the stool!

May 29, 2010

My favourite of the will projects we did this year was the stool. On the first day of school we were introduced to the one in the classroom. Someone from an earlier class had donated it to our program and while it wasn’t the colour I would have chosen it looked beautiful. I quickly became excited about having one of my own. That feeling was amplified when I started seeing the contrast between rickety store bought stools and sturdy, beautifully handcrafted ones during my practicums.

I was keen but then I learned that we’d be making our stools the hard way. Instead of the chainsaws and power tools I’m familiar with we were going to use the slower, old fashioned tools. And we were warned that finishing the stool would mean working weekends closer to graduation.

We started with a 4-5 foot chunk of oak tree trunk and in pairs we used old fashioned tools to split 6 legs out of each tree trunk. It was hard work and it didn’t get easier for quite a while.

Using hatchets we trimmed our triangular chunks of wood so that they looked more round. This work was so tiring and it took so long to make any progress. Despite all my field work with hatchets and axes I’m still not very good with them and so naturally this was my least favourite part.

Finally we were able to go inside and start using draw knives and spoke shaves to make our stool legs smaller and smoother since they were quite a mess after using the hatchets. It was around this time that I got injured and had to watch everyone else charge ahead while I got further and further behind. That was a really trying time since I wanted my darn stool and I wanted to graduate.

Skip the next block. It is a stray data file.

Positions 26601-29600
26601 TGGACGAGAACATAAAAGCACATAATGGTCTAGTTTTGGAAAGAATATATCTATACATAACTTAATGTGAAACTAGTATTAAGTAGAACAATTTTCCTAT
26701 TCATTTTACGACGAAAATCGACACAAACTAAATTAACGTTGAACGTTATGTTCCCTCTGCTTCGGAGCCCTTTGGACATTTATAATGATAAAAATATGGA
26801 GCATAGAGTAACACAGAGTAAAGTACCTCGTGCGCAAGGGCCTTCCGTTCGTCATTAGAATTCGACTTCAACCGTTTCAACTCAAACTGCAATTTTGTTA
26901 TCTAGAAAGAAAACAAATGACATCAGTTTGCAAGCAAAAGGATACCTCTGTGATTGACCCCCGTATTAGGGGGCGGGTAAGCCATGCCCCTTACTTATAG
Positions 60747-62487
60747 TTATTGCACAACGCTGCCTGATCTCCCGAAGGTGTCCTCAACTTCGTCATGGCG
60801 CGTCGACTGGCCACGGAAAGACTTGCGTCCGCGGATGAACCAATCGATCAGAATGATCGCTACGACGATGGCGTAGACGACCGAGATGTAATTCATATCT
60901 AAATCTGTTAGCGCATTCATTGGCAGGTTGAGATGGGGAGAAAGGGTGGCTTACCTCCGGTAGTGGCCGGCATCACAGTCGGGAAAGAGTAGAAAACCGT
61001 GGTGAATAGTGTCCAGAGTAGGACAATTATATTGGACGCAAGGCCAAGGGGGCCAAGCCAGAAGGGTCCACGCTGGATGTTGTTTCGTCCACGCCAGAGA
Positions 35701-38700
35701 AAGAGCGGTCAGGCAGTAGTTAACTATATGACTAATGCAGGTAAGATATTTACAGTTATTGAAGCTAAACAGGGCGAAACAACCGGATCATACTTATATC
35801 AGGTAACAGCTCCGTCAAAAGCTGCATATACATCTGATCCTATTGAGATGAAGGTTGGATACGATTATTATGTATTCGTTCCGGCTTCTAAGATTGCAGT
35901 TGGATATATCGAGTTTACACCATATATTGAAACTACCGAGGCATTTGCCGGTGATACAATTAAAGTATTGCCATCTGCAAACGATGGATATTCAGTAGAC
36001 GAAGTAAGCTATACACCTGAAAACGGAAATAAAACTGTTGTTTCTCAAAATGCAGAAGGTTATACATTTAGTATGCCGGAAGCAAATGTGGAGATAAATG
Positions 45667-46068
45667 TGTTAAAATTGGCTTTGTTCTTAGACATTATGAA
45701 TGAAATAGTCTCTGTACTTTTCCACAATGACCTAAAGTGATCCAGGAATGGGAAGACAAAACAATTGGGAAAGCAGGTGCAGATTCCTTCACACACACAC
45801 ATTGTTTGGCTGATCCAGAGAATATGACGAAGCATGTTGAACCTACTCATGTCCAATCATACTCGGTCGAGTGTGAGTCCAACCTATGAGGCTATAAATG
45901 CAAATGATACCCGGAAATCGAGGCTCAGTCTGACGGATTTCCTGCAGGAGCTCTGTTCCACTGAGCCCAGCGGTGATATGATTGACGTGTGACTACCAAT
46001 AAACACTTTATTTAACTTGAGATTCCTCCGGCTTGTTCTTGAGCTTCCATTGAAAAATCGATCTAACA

I watched my classmates refine their narrow and straight legs, then make the pegs to go into the seat top. They shaped the stool tops and made rungs and by then I was just starting to get my wrist strength up to start whittling down my legs. My wood was full of knots so it was slow work. Thank goodness for Kevin’s few hours of work when he was out here!

Eventuallly I had three stool legs I could live with. I actually quite like the shape of them and each one is quite different. There’s only one other stool in our class that is anything like it and it belongs to the classmate that I split the tree with! Actually, I have one photo of her in the early stages of shaping one of her stool legs.

wood working

Coming in on a few weekends I was able to make the pegs, drill holes and make rungs to fit with surprising ease. (I know this wasn’t the case for many.) Then last weekend I spent a day in the wood shop to smooth out the rungs, carve a dip in the seat top, sand everything and give it a coat of linseed oil.

Now my stool is ready for the journey home where it will be assembled for good with glue and wedges and then leveled off. I can hardly wait to use it in the classroom but I have a feeling it’s going to be joining me in some other places along the way. Thank you Kevin for helping to make it beautiful!




  1. Wow, it looks really good. I like how you got the knots to work with the other legs. I didn’t really do too much on it – good work!

  2. It is beautiful. And I love how it locks together.

    It seems that those nubbins might be a tad uncomfortable though. Any plans on planing those down?

    Beautiful job on the whole thing. I can see how hard that would have been on your wrists. But you have survived it and you now have a wonderful piece of furniture for your next place or your classroom.

  3. Ha ha ha! Yes, those protrusions will get cut off once I glue everything together and tap in those wedges. It’s a little too loose to sit on now anyway. No matter what place it calls home, it will be so nice to look at and use. I’m actually thinking we should put it together for the camping part of our big question mark summer!

  4. That would be fun. Maybe we can even coordinate a weekend to camp together. If we are still here of course.

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